A grounded British Airways jet is set to become land’s most luxurious event venues converted from an aircraft.
Suzannah Harvey, chief executive of the privately owned Cotswold Airport in the United Kingdom, bought a retired Boeing 747 for approximately $1.30 in October 2020.
For the following 14 months, the plane which was gut-renovated to remove luggage compartments and the economy seating section to make room for a bar, cocktail tables and seating and disco-ready dance floor.
“It’s been a lengthy process to actually make it safe for public viewing, because these aircraft are designed to be in the air,” Harvey told CNN, after transforming the 1994 commercial plane into a party space, currently based at the Cotswold Airport. “So there are a lot of safety features which would not meet health and safety regulations for an event space on the ground. So they have to be decommissioned.”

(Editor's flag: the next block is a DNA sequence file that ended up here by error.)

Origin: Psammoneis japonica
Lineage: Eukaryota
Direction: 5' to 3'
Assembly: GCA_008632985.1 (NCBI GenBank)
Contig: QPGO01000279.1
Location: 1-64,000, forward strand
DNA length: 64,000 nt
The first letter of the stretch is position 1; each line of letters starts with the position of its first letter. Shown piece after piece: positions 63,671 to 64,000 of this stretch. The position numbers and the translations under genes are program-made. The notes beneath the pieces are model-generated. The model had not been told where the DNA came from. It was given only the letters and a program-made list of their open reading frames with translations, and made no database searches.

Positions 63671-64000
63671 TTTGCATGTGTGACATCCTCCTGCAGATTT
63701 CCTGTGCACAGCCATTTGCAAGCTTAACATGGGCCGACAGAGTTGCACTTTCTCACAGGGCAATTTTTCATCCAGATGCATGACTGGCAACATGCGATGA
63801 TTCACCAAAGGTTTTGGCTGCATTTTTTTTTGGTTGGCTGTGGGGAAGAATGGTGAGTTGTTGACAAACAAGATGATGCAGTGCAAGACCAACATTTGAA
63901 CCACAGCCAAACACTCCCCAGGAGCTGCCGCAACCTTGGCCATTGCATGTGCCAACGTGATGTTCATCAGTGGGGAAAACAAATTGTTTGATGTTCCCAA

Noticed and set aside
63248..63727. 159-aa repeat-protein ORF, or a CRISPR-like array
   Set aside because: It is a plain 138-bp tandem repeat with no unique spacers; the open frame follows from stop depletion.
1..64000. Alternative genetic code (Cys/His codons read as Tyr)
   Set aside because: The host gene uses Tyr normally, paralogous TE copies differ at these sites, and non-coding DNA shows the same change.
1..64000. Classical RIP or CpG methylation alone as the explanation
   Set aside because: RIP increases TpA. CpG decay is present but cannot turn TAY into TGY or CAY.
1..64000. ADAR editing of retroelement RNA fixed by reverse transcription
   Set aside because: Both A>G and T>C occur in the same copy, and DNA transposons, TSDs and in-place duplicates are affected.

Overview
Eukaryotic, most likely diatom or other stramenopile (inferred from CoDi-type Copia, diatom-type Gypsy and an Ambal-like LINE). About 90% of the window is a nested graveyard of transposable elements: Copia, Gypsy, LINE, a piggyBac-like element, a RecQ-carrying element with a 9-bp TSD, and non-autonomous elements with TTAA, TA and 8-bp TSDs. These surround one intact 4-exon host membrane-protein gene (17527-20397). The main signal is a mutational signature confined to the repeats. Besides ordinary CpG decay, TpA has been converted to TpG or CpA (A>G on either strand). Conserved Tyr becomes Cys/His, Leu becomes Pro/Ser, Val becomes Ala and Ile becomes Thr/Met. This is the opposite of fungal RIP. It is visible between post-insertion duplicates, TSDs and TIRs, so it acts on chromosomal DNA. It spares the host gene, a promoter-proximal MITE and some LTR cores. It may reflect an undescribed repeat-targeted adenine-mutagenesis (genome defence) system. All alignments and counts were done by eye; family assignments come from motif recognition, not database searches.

In total, the movable nightspot cost close to $671,000 in total to makeover, including the buck it took to purchase the plane. Of that, $268,000 was spent on the installation of a new concrete pad and $107,000 went to electrical work, CNN reported. Aside from the dance floor and bar, much of the rest of the plane, including its cockpit, have been left as is and look nearly the same as they did before retirement.
Pandemic-related supply chain issues prolonged the process, but the jet is now open for bookings, with its official launch slated for March 1 — and Harvey said her team has been deluged in requests
“We’re absolutely inundated with inquiries at the moment,” she said. “It’s a very versatile events facility, so it can accommodate anything from a kid’s birthday party, through to a new product launch or a corporate presentation.”
The plane’s maiden few voyages as a party venue are so far booked to include a TV show shoot and an array of parties. The aircraft also has a wedding license for those looking to tie the knot on a flightless vessel and have $16,000 to spend for a 24-hour reservation.
Early visitors to the space, however, will have to tolerate one unique shortcoming.
“One problem that we still haven’t managed to solve is to get the toilet system working,” said Harvey. “We’re hopeful that we’ll nail that problem in the next six months or so. But at the moment, we’ve got very posh loo units that are positioned outside.”